Consumer / Employer, Health Tech

Progyny Dips Into Menopause Support

Traditionally offering family building support, Progyny is expanding into the menopause space. Employees of its employer customers will receive a personalized care plan that includes support for nutrition, sleep, mental health and hormonal health — all factors that affect menopause.

Just about every woman goes through menopause in their life. Yet, less than one in five OB/GYNs receive formal training in menopause care, creating a massive gap in support.

Progyny hopes to fill this gap by launching a menopause offering for employers. The New York City-based benefits management company has traditionally specialized in fertility and family building support. It gives employees a patient care advocate for guidance and education, and connects them to a network of fertility specialists for care.

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Now, Progyny’s employer customers have the choice to add perimenopause and menopause care to their benefits. Perimenopause is the transitional time before menopause when women start to experience irregular menstrual periods, hot flashes, sleep problems, decreasing fertility and other issues. Menopause is when women go through a full 12 months without a menstrual period (which typically happens when women are in their 40s or 50s).

To provide the menopause care in all 50 states, Progyny is working with Gennev and Midi Health, two digital health companies specialized in menopause treatment. Patients will receive a personalized care plan that includes support for nutrition, sleep, mental health and hormonal health — all factors that affect menopause.

“Right now, millions of women are suffering in silence,” said Joanna Strober, founder and CEO of Midi Health, in a statement. “In addition to careers and family, they’re managing menopause symptoms that go far beyond hot flashes. Our goal is to offer women in midlife the personalized support they need to restore their confidence and help them bring their best selves to work.”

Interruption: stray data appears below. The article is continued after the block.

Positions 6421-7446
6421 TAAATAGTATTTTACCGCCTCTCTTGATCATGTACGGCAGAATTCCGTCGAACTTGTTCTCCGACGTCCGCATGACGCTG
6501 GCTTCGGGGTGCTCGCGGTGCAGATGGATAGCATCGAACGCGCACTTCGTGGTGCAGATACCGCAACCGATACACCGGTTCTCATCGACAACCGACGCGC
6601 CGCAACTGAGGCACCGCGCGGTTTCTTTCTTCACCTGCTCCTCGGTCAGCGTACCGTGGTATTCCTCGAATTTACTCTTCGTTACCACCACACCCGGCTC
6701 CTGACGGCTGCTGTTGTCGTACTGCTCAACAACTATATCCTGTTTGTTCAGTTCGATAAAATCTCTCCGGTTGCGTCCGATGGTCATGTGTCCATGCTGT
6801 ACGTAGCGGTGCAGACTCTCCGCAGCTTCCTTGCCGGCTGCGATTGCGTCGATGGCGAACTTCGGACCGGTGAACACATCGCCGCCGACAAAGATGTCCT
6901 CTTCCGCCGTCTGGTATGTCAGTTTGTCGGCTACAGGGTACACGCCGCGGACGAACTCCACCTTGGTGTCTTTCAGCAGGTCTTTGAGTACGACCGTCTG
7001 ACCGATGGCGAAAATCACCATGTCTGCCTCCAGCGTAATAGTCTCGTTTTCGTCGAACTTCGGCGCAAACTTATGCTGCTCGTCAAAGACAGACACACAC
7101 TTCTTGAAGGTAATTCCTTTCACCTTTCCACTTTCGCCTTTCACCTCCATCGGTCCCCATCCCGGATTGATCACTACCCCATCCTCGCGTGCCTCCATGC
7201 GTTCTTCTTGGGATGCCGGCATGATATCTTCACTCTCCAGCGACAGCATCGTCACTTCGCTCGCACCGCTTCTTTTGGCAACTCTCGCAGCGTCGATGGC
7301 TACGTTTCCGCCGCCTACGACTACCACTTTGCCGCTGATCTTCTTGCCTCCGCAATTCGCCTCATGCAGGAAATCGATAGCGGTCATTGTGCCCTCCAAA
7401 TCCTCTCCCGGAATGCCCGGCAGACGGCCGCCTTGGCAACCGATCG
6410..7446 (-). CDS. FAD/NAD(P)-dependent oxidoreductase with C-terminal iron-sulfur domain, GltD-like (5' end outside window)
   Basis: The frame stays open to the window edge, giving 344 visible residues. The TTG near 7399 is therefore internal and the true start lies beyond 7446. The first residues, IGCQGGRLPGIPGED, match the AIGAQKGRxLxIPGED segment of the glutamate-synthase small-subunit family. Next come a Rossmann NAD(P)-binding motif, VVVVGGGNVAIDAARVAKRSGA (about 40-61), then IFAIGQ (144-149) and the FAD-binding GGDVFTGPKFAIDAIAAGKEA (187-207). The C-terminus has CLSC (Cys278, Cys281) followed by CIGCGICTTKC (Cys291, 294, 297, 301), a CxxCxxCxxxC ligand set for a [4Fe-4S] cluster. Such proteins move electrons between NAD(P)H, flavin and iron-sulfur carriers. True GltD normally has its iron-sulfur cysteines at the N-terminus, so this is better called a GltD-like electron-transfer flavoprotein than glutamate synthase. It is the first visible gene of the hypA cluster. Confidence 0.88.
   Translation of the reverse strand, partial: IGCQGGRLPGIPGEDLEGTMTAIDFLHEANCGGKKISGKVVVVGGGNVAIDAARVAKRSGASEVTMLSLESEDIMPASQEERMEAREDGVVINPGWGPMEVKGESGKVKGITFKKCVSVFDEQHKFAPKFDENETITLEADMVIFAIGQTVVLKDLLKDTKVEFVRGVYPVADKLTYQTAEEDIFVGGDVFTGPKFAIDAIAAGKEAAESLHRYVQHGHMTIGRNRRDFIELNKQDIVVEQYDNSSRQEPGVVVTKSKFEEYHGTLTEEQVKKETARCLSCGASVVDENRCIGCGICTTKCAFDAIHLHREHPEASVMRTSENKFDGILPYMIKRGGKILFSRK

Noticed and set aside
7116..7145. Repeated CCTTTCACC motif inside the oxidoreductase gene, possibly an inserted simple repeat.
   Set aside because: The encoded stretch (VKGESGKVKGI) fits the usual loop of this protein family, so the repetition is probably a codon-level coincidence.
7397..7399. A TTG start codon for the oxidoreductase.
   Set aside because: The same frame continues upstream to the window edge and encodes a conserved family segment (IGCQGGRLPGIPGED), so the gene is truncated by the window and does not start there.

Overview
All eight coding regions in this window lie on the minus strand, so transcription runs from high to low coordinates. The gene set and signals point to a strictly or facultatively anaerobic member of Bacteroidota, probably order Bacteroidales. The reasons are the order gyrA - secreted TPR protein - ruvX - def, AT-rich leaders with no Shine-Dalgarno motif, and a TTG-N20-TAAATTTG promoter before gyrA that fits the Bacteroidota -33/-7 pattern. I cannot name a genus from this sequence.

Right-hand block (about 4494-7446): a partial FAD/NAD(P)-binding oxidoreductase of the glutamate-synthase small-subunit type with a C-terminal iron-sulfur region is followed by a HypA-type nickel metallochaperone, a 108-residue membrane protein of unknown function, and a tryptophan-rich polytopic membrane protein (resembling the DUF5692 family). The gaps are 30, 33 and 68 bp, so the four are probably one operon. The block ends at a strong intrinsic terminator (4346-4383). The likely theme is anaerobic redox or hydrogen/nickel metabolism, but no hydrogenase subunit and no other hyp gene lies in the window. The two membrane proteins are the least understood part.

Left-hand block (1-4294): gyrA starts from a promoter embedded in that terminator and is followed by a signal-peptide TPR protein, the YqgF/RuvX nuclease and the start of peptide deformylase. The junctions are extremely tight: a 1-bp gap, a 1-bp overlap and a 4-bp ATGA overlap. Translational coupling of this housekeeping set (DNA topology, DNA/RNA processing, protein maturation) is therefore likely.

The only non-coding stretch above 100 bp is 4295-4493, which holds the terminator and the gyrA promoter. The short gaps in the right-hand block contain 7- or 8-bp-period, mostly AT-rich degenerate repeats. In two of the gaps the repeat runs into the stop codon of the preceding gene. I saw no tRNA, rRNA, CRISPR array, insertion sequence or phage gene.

Progyny chose to expand into menopause care to fill an unmet need, said Pete Anevski, CEO of the company.

“We are a women’s health company overall,” he said in an interview. “The thing about menopause is it is the end of your reproductive health journey. One of the issues in the U.S. related to treating and addressing issues and symptoms around menopause is access to care.”

Progyny’s existing employer customers can opt into having the menopause benefit on top of their fertility and family planning benefits (prospective employer customers will also have the option to add the menopause benefit), Anevski said. It costs an additional per member per month fee for the menopause offering. The company has more than 390 employer customers (including Amazon and Nike) that cover a total of 5.4 million lives.

There is a big economic incentive for employers to offer menopause benefits to their women employees given that more than 75% of women ages 45 to 54 are in the workforce, according to the Bureau of Labor Statistics. Women undergoing menopause experience hot flashes, sleep issues and cognitive challenges that can impact their performance in the workplace. Due to these difficulties, menopause costs U.S. employers $1.8 billion in lost work time per year and $26.6 billion when medical expenses are included, according to a recent Mayo Clinic study.

“Overlooking menopause exacts a heavy toll on women’s overall well-being — physically, emotionally, and financially. Not only is it costing women, but it’s also costing employers in added health expenses, attrition and absenteeism,” said Jill Angelo, CEO of Gennev, in a statement.

Other companies in the fertility and family building space for employers include Kindbody, Carrot Fertility and Maven Clinic, which also provide menopause support.

Photo: :Peter Dazeley, Getty Images